Bridges’ first two performances as leader were above adequate and towards accomplished. With his wife Natalie and re-elected deputy leader Paula Bennett, he handled his press conference in Parliament’s Legislative Council chamber with assurance. It was hardly spruiked with the stardust of his Labour and Breakfast TV contemporary but he kept his messages clear and sounded inclusive on the futures of people like Joyce and Collins. If it was not Ardern’s supernova, there was a dimly luminous glow in the sky.

He made much of his westie history, and of that of Bennett beside him. (If she gets her confidence back, after being denied even a tilt at the leadership this time, Bennett could also give the government a hurry-up).There was a question about how he would manage political and home and family responsibilities and he saw that coming. 

Most of all, from National’s viewpoint, he talked up its chances of an unlikely victory in 2020. Labour was “muddling along” and “treading water” and “all talk” and while Ardern was a good person with good intentions, behind her there just wasn’t a whole lot of calibre or policy or action.

It is not easy taking over and promising change when your party polled highest, at 44 percent, and had a sniff of retaining power but for Peters’ unpredictabilities. Bridges promised a modernised message while claiming National had many things right. A bit more emphasis on the environment, making its efforts for the regions (where on leaving office it had achieved growth in 13 of 15 areas) more explicit and proving that it is the party of economic management.

“I think we are the underdog,” Bridges said. “I think that’s true but we have a unique opportunity as a very strong opposition to make this a one term government. We are a strong opposition and they are a weak government. I think we can win, holding them to account and modernising our policy platform so we are exciting in 2020.”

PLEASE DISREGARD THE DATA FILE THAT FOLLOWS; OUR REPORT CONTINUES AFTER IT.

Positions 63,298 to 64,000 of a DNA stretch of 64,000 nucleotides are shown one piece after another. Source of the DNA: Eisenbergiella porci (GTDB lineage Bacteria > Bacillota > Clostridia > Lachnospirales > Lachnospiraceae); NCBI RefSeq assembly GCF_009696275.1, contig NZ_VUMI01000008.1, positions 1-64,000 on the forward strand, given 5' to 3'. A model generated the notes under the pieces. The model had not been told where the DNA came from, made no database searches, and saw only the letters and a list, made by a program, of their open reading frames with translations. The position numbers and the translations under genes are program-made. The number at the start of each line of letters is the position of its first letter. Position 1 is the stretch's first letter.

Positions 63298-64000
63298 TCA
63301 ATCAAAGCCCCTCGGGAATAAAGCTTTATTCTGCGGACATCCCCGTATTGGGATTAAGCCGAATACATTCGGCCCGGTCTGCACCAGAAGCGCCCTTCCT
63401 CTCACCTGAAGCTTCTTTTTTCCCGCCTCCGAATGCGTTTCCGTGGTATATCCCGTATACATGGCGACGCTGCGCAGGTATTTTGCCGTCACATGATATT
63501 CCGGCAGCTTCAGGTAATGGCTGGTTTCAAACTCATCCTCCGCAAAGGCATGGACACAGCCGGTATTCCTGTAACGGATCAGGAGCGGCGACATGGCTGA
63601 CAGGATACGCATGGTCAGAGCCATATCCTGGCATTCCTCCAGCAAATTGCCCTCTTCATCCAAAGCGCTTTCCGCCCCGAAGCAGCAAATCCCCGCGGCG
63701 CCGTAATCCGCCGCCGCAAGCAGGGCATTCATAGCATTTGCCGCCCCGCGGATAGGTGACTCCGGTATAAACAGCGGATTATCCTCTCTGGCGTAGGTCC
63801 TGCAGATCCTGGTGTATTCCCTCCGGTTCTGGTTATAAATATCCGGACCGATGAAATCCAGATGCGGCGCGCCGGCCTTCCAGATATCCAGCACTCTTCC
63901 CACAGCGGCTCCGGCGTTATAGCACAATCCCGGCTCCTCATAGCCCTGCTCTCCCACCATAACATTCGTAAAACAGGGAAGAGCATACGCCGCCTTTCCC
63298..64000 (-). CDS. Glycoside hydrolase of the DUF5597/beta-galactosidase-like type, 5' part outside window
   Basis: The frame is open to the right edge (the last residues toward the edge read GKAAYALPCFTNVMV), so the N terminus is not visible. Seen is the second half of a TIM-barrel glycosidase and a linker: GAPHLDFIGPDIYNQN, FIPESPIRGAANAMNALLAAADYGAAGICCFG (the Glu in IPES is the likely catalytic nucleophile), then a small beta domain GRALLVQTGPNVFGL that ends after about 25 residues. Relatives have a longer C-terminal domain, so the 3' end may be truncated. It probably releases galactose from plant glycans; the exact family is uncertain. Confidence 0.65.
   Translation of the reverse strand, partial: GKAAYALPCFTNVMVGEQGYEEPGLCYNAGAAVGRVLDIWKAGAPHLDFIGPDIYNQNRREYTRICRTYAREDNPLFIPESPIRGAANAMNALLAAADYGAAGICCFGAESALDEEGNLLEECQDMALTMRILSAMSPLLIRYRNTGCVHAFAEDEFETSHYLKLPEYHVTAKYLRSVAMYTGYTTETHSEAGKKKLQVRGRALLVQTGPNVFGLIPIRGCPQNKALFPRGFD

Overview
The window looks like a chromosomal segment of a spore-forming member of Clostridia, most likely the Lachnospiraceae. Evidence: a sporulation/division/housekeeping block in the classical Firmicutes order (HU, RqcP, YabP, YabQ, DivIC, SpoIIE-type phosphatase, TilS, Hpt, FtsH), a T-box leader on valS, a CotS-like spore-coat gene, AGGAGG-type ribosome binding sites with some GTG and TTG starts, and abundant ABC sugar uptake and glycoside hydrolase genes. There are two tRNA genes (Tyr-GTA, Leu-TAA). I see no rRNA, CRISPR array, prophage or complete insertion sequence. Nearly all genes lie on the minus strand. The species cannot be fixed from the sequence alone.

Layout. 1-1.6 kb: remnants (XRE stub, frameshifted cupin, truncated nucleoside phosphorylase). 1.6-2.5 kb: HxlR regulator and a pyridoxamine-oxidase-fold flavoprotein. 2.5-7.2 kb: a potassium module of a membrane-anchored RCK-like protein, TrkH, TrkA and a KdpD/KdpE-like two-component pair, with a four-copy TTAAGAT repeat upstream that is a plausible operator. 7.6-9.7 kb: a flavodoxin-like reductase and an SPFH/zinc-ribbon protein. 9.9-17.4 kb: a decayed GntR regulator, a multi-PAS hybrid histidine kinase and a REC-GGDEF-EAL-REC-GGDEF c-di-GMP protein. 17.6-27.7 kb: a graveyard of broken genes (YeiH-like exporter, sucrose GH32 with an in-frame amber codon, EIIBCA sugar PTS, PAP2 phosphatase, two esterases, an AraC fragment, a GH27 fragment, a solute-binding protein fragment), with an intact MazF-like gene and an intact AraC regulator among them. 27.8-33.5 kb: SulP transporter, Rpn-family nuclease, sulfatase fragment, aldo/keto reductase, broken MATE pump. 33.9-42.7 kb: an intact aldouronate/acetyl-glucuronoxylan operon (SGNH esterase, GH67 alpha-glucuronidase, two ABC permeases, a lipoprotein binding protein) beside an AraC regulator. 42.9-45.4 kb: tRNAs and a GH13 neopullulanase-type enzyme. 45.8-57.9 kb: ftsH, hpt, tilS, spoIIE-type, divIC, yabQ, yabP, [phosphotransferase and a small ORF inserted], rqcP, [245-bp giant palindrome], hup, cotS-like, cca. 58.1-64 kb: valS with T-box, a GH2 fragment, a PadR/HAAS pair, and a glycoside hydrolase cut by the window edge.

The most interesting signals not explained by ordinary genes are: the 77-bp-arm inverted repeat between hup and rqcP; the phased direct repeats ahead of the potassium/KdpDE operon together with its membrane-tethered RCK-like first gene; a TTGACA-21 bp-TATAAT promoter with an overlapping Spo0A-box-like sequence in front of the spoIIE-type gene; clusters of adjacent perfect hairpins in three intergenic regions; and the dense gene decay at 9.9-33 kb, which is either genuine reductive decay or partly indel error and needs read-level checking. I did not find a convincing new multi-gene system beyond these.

About an hour later, in the House, Bridges got to ask his first question as leader to the Prime Minister. Weirdly, because the question would have been lodged before National knew the identity of its leader, he had to ask it in the name of Bill English and it was the generic : “Does the PM stand by all her policies?”

Ardern congratulated him on the new job and affirmed, yes, she does.

Bridges then took it to her, trying to show that Labour’s regional development fund announcement of $61m for Northland, Gisborne and the West Coast was a) just reheated National Government monies and b) directed to the Northland home base of Ardern’s deputy Peters and the relevant minister Shane Jones. He alleged a businessman advising on the regional fund projects had a history as a financial backer of the minister.

He repeated one question, on how much was National’s budgeted funding and how much was new, four times. It was strong, but it was risky. Ardern needed to muscle up and she did, hitting back saying Northland got most of the initial funding because National had totally neglected it for years and Bridges had promised but never delivered nine new bridges for the north.

For Bridges it was a debut as leader that was more about perfomance and caucus morale than extracting a government concession. His team was raucous.

He had the look of someone who is intent on enjoying the most unloved job in politics. 

Tim Murphy is co-editor of Newsroom. He writes about politics, Auckland, and media. Twitter: @tmurphynz